[Screen It]


(2019) (voices of Chloe Bennet, Albert Tsai) (PG)

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Animated Adventure: A Chinese teenager and her two friends try to help a magical Yeti get home to Mount Everest.
Chinese teenager Yi (voice of CHLOE BENNET) is still grieving the recent death of her father. To cope, she has thrown herself into a series of odd jobs to make enough money so she can go on the cross-country China trip she and her dad always dreamed of. Her plans get sidetracked when she discovers a magical Yeti (voice of JOSEPH IZZO) hiding on the roof of her apartment building. It soon becomes clear that the creature is on the run from a wealthy industrialist named Mr. Burnish (voice of EDDIE IZZARD) and his duplicitous scientist-assistant, Dr. Zara (voice of SARAH PAULSON), who want to recapture the beast and exploit him.

Yi ascertains that the Yeti only wants to get home to his family on Mount Everest, and so she takes it upon herself to make sure he does. She affectionately nicknames him "Everest" and is joined on her trek by her awkward, but well-meaning neighbor and classmate, Peng (voice of ALBERT TSAI), and his cousin Jin (voice of TENZING NORGAY TRAINOR), the best-looking and most popular boy in school.

Yi lies to her mother (voice of MICHELLE WONG) and grandmother Nai Nai (TSAI CHIN) that she has gone to visit a college with Jin in Beijing. But soon she, Everest, and their companions learn that Burnish and especially Dr. Zara will stop at nothing to get Everest back in their possession.

OUR TAKE: 6.5 out of 10
OK, there is no doubt that "Abominable" is equal parts "E.T.: The Extra-Terrestrial," "Pete's Dragon," and "Frosty the Snowman." Derivative, yes? But I like all of those movies and that perennial TV Christmas favorite. The formula of a good-hearted kid and his/her pals saving a magical creature and then joining him on a quest to send him home is a formula I have downed often over the years ever since I was a glassy-eyed child wanting my own otherworldly friend to save and then be cast back into the real world and largely forgotten.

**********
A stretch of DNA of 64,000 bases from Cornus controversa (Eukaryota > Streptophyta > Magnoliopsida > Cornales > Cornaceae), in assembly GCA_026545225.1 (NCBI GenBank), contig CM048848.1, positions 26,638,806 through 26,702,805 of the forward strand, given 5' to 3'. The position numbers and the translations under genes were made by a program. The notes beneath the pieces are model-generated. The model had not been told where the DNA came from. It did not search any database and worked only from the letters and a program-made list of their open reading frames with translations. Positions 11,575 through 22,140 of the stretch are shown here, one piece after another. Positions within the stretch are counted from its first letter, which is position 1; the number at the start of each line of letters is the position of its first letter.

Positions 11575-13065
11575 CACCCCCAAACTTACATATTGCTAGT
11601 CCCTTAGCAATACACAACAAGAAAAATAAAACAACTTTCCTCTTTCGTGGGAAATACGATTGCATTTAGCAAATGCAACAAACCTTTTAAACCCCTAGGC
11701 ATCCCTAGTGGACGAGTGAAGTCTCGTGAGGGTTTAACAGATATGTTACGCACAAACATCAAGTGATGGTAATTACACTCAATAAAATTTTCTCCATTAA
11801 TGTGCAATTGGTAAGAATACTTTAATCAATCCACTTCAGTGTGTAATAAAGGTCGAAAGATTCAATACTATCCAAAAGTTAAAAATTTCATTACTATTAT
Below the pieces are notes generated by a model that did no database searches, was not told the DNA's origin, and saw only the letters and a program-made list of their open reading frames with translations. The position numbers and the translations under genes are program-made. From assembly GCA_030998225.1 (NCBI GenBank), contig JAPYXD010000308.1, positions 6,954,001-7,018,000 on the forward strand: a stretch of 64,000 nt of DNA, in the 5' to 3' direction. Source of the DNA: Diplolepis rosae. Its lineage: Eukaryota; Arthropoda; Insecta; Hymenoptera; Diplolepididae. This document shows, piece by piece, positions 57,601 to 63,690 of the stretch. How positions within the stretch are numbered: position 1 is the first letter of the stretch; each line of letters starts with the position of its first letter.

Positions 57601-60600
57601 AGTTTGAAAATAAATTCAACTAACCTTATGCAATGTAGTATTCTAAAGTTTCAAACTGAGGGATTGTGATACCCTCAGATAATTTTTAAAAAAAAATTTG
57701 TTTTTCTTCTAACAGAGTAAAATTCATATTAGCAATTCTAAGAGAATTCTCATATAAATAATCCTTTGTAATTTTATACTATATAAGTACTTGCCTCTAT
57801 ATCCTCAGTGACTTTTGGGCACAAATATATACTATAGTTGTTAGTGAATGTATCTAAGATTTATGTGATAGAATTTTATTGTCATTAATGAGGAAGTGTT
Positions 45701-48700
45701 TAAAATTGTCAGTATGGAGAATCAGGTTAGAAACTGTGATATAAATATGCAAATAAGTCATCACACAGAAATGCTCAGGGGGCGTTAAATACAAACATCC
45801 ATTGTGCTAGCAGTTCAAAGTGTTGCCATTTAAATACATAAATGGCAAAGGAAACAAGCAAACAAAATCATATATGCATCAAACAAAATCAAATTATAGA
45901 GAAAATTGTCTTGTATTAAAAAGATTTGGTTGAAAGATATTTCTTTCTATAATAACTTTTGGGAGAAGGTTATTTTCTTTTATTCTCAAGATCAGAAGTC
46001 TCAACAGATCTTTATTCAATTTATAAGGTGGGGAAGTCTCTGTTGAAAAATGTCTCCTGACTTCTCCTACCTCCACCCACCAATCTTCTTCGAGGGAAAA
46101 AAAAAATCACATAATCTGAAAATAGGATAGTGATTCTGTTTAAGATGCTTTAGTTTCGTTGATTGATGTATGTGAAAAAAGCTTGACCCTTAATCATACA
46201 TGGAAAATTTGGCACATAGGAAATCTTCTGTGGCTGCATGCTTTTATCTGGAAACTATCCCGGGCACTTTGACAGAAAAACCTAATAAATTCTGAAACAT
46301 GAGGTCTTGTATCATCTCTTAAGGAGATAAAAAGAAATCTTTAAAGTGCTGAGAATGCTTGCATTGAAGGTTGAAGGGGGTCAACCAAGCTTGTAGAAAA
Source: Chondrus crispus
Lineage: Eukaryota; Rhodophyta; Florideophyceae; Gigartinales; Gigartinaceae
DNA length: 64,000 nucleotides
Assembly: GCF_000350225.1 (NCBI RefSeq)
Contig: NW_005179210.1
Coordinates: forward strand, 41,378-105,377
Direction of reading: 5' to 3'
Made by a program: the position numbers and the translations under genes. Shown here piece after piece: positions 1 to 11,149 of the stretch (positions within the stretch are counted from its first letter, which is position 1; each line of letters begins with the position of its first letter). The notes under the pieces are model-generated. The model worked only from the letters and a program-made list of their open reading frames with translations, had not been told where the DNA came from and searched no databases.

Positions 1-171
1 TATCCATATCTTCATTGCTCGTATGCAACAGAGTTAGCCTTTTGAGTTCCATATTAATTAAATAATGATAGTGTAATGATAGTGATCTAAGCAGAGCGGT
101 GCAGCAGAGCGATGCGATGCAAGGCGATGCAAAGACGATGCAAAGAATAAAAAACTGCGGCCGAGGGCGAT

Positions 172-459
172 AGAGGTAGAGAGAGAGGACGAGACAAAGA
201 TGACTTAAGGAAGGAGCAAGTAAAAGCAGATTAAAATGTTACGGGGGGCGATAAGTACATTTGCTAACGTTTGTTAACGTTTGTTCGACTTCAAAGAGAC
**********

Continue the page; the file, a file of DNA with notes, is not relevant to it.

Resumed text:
So, "Abominable" worked on me. To make a derivative flick like this, you have to have one key ingredient, and "Abominable" has that and then some. Heart! You can tell that the people who made this animated adventure flick really believed in its story, setting, and characters. They also put a few nods in to classic monster flicks like "King Kong" and "Godzilla" and took some of the ingredients that have made Pixar movies work over the years -- a mildly troubled teen girl protagonist; an awkward, comic-relief sidekick; a family-first moral -- and made it into something memorable and worth seeing.

Perhaps the biggest thing that distinguishes "Abominable" is it is set completely in China with all-Chinese characters (who still sound like American teens and adults, but that can easily be fixed in international looping and dubbing sessions). The story centers on Yi (voice of Chloe Bennet), a teen girl still reeling from the recent death of her father, who has taken on a string of odd jobs to pay for a trip across China the two of them dreamed of taking together. Her plans are thrown for a loop when she discovers a magical Yeti hiding on the rooftop of her Shanghai apartment building.

She ascertains that the creature, who she nicknames "Everest," has escaped from a lab and wants only to get home to his family on Mount Everest. So, Yi takes it upon herself to see that this happens. She is eventually joined on this quest by her nerdy neighbor and classmate Peng (voice of Albert Tsai) and his handsome, narcissistic cousin Jin (voice of Tenzing Norgay Trainor).

What follows is a scenic trek across China that hits all of the geographic high points from the gleaming skyscrapers of the urban mainland to the expanses of the Gobi Desert to the remote prisons where they jail all of the journalists. I'm kidding, of course, about the last one. This one's a love letter to China. And instead of your kids pestering you for a stuffed Yeti of their own on the drive home from the theater, don't be surprised if you get from the backseat, "Dad, Mom, can we go to China on our next vacation?! Can we, can we, can we?!"

The film climaxes at the base of Mount Everest with an evil scientist (voice of Sarah Paulson) eager to recapture the Yeti for her own profiteering and personal glory. By then, most audience members will have become fully invested in this story. I was, and I rate this one a 6.5 out of 10 (T. Durgin)

Reviewed September 21, 2019 / Posted September 27, 2019

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